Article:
Wed, 18 June 2014
The government is reading this. They can hear your thoughts; they have hidden microphones in all American homes. They track your every move. They've been doing this for decades...
Some people actually believe this, even though the closest thing to truth in these lines is that all Internet traffic passes through government systems. That's a lot of data, and the vast majority of it is not even actually read. Google and Facebook know more about you than the government, and many find that unsettling. (Especially when companies are so willing to turn data over to the government.) It's not as bad as those in tinfoil hats make it sound. Still, we do not have as much privacy as we once did, and that's the topic this week.
We begin the episode with two simple questions:
The need for privacy, or even a feeling of privacy, differs from person to person. Find out how much privacy we feel like we need in the physical world. What things do we need absolute privacy to do? (The episode kind of degrades into poop talk, here.)
But back to privacy. With the rise of the Internet, is privacy eroding or going away entirely? Is that a good or bad thing? Is anything one puts online fair game for the general public? Many people go to great lengths maintaining a physical persona and an online persona. Find out if there's a big difference in what we share in real life vs. what we're comfortable sharing online.
Conspiracy theorist or not, the NSA monitors phone calls, text messages, and email. Find out if it bothers us that the government is invading our privacy. Find out if Google, Apple, and Facebook tracking as much as they can about people bothers us.
After that, we move on to where the line is crossed when it comes to the government or companies going too far in needing to know our personal information. Have we crossed that line yet?
We wrap the episode up with this question: What's the future of privacy -- both online and in the real world?
As always, feel free to chime in about privacy in the comments below. The government and Google already know your thoughts -- there's nothing to hide...
Wed, 11 June 2014
Ah, money. It's probably safe to say everyone reading this, or who listens to the podcast, wouldn't mind a bit more money than they have. Some say money -- or the love of money -- is the root of all evil today. While we don't believe that, we examine the good, bad, and the ugly when it comes to cash in this episode.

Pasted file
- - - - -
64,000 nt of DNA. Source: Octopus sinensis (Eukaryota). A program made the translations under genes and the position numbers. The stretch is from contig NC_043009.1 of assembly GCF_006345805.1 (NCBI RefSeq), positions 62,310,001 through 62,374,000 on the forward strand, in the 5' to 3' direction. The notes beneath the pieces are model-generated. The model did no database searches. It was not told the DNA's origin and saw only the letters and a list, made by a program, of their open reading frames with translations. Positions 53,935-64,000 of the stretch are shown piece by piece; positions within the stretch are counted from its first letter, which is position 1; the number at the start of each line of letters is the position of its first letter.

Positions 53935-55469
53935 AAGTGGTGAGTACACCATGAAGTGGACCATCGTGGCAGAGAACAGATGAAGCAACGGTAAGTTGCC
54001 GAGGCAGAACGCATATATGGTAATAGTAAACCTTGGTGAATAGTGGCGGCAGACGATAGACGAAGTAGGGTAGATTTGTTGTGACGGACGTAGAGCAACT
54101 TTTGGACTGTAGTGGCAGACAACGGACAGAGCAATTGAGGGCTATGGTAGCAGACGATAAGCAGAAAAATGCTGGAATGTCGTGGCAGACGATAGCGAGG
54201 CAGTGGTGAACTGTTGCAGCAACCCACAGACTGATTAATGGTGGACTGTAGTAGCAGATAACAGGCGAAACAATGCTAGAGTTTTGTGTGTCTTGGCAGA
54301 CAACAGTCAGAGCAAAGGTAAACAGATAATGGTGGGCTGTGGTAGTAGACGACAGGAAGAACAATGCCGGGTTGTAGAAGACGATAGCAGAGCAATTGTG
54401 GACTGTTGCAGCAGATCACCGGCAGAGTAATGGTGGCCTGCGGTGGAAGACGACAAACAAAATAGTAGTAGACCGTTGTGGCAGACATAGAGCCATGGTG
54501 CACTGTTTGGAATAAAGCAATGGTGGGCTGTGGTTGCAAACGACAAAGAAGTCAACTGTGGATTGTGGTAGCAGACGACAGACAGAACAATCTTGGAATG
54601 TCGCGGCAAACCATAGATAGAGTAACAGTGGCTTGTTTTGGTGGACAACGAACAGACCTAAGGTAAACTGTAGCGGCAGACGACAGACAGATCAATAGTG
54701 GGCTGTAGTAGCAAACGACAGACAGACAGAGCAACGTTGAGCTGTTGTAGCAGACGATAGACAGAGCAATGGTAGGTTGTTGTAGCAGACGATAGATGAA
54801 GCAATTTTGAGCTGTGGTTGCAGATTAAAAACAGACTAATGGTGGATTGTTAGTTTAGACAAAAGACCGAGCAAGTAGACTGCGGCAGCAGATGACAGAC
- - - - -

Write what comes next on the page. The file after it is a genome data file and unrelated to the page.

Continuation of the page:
We begin by talking about our first memories of money and then jump right to answering this question: "If money were no object and you could buy one extravagant thing, what would you buy?"
Some people seek financial gurus for money advice, some people listen to podcasts, but books have always been a big place where people turned for financial advice. We discuss if there are any financial books that changed the way we looked at money -- and if so, what the books are.
Some people instantly think if someone has money that they are worthy of respect. Find out how we feel about that -- and if a large pile of money impresses us.
You're online right now, or at least listening to something you grabbed from the Internet. There's a big trend online among some to monetize everything one does: blogs, podcasts, ebooks, and other things. Find out if we're fans of that mentality -- before finding out how important money is in our lives.
Then it's back to a "what if" talking point; this time, if we had Bill Gates levels of money, how we think we'd act.
Stress about [the lack of] money has led to more than a heart attack or two in the course of history...it's been known to break up marriages. Find out if we've ever been stressed about money. Then we spin it: can having a lot of money lead to stress?
Some people put making money before most things in life. How much money is "enough?" -- find out what we think.
We close the episode out with two questions:
So hold on to your wallets and let us know how you feel about money in the comments below.
Thu, 5 June 2014
Little green men from the red planet. For years, b-movies shaped our view of alien life. But where did the stories come from? Could there really be life on other planets? Has life from other planets already visited us? This week, we're talking all about aliens: from ridiculous tales of anal probes to the probability of life on other planets...